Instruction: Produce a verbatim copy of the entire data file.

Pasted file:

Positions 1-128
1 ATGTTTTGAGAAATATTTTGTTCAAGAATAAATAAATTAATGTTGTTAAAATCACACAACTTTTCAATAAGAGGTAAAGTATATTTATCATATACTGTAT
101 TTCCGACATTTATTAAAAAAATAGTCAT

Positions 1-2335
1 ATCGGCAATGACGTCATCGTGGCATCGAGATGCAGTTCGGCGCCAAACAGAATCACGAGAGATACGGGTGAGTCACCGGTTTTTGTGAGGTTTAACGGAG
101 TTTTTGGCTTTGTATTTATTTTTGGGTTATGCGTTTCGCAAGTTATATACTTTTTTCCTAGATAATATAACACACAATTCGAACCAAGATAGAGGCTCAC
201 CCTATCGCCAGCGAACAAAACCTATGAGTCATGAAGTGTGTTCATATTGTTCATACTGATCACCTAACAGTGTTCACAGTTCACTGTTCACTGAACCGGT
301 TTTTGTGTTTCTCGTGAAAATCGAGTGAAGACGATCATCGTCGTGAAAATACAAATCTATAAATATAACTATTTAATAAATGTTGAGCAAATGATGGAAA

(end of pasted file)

Positions 1-128
1 ATGTTTTGAGAAATATTTTGTTCAAGAATAAATAAATTAATGTTGTTAAAATCACACAACTTTTCAATAAGAGGTAAAGTATATTTATCATATACTGTAT
101 TTCCGACATTTATTAAAAAAATAGTCAT

Positions 1-2335
1 ATCGGCAATGACGTCATCGTGGCATCGAGATGCAGTTCGGCGCCAAACAGAATCACGAGAGATACGGGTGAGTCACCGGTTTTTGTGAGGTTTAACGGAG
101 TTTTTGGCTTTGTATTTATTTTTGGGTTATGCGTTTCGCAAGTTATATACTTTTTTCCTAGATAATATAACACACAATTCGAACCAAGATAGAGGCTCAC
201 CCTATCGCCAGCGAACAAAACCTATGAGTCATGAAGTGTGTTCATATTGTTCATACTGATCACCTAACAGTGTTCACAGTTCACTGTTCACTGAACCGGT
301 TTTTGTGTTTCTCGTGAAAATCGAGTGAAGACGATCATCGTCGTGAAAATACAAATCTATAAATATAACTATTTAATAAATGTTGAGCAAATGATGGAAA